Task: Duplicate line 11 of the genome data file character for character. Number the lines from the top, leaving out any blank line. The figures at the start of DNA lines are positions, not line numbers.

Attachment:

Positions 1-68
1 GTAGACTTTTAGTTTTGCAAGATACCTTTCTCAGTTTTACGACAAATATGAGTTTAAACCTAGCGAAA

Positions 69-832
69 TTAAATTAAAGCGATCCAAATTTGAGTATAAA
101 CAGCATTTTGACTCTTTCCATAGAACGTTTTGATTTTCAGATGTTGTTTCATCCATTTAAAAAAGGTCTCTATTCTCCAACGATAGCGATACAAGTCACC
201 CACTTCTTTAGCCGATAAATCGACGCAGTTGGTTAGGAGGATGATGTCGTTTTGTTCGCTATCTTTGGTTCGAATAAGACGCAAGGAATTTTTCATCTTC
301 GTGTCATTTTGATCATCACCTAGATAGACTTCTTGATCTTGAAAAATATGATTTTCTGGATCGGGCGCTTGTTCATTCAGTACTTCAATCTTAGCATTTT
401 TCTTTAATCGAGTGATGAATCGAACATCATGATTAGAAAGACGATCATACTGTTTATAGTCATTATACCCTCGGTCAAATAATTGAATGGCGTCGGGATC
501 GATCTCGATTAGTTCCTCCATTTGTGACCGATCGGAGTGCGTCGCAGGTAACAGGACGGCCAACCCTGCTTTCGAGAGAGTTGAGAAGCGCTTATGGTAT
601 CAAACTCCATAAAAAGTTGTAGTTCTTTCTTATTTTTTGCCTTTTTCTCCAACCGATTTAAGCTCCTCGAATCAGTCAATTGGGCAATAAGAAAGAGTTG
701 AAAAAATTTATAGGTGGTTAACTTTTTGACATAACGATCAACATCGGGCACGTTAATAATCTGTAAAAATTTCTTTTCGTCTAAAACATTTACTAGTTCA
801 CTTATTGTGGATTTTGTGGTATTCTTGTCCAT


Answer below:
701 AAAAAATTTATAGGTGGTTAACTTTTTGACATAACGATCAACATCGGGCACGTTAATAATCTGTAAAAATTTCTTTTCGTCTAAAACATTTACTAGTTCA